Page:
Boeing 747 Celebrates 30 Years' Proven Success, Strong Future

The Boeing Company today celebrated the 30-year anniversary of the first Boeing 747 to roll out of the factory. Known as the world's first jumbo jet, the 747 is still the world's largest commercial jetliner. With nearly 1,200 delivered, the 747 is the best-selling twin-aisle jet in the industry.

The 747's longevity and popularity are based on its unbeatable low seat-mile costs, flexibility, long-range dominance, unmatched comfort options and an ability to integrate new technology. Not only is this demonstrated in the 15 different 747 models built over the years, it is a legacy that will continue well into the next century.

"There's practically nothing this airplane can't do. It can haul more passengers and more freight faster and farther than any other commercial airplane," said Ed Renouard, vice president and general manager - 747/767 Programs. "It is flown by the president of the United States and dignitaries from around the world, as well as working folks and business travelers.

"Our armed forces use it for military operations and our nation's space program uses it to ferry the space shuttle," Renouard added. "It's an intercontinental long-range airplane as well as an ultra-high capacity, short-range airplane in Japan.

"On top of that, in the last 30 years, the 747 fleet has flown 2.2 billion people, the equivalent of nearly 40 percent of the world's population."

Boeing launched the 747 Program in 1966 with an order from Pan American World Airways. The 747 entered commercial service with Pan Am in 1970. With nearly 1,100 airplanes in service today and its distinctive trademark "hump," the 747 is the most recognizable commercial airplane in the world. During its lifetime, the 747 worldwide fleet has logged more than 50 million flight hours, 12 million flights and 20 billion miles (32 billion km) - enough to make 42,000 trips to the moon and back.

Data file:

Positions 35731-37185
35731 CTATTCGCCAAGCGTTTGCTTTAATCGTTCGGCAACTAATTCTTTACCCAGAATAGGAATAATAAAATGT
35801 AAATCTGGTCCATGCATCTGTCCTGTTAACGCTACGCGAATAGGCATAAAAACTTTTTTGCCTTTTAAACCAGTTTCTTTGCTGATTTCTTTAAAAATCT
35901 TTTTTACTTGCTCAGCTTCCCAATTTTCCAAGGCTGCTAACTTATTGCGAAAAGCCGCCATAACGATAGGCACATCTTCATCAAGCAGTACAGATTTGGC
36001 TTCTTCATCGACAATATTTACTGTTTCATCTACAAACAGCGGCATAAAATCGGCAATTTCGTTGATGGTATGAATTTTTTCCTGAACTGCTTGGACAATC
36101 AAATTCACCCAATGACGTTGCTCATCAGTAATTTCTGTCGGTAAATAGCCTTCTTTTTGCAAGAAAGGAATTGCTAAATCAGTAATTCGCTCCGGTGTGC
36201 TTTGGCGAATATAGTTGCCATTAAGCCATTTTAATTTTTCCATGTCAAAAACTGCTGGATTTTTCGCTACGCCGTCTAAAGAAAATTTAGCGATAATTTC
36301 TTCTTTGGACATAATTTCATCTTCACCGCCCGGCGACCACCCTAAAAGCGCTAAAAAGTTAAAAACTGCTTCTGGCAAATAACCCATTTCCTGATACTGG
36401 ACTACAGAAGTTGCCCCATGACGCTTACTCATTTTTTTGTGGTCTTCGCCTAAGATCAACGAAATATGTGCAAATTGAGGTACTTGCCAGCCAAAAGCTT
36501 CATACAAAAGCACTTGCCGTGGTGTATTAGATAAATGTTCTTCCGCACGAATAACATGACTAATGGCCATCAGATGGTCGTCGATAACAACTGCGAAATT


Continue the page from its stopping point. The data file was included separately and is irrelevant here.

The 747 is capable of carrying up to 568 passengers, depending on the model and its interior configuration. The 747-400, currently the only model in production, entered commercial service in 1989 and has sold more than any other 747 version. Boeing thoroughly redesigned the 747-400, making major aerodynamic improvements, adding winglets to reduce drag, incorporating new avionics, installing a new flight deck and providing the latest in-flight entertainment systems.

The 747-400 has a range of approximately 8,400 statute miles (13,515 km) and can comfortably seat 416 passengers in a typical three-class configuration. It has the lowest cost per seat-mile of any twin-aisle jet offered by any manufacturer and a dispatch-reliability rate of 98.8 percent. The 747-400 is available as a passenger airplane, a freighter or a passenger-freighter combination.

Engines for the early-model 747s initially were available with 43,000 pounds of thrust. Today, Pratt & Whitney, General Electric and Rolls-Royce offer engines for the 747-400 with up to 62,000 pounds of thrust.

"From the beginning, the 747 was designed with versatility in mind," said Joe Sutter, chief engineer of the original 747 Program and now a retired Boeing executive vice president.

"Because of this, it has adapted easily to new technology and changing customer requirements. This flexibility is what makes the airplane so popular with the airlines and the flying public - it's what makes the 747 legendary," Sutter said.

Boeing is discussing with key 747 customers an increased-gross-weight 747-400X that has a maximum takeoff weight of 910,000 pounds (409,500 kg). This is 35,000 pounds (15,876 kg) more takeoff weight, resulting in 460 statute miles (740 km) more range than the current 747-400.

Boeing also is studying two other 747 possibilities. One would offer even more range than the 910,000-pound 747-400X, while the other would be a stretch version, capable of carrying 20 percent more passengers than the 747-400.

"We're continuing to work closely with our customers to define a family of 747s that will meet their needs, including more payload capability, more range or a combination of both," Renouard said.

"Because of the 747's evolutionary capability and its proven success, there's no doubt this airplane has a very strong future, or that we'll be building some version of it for at least another 30 years," he said.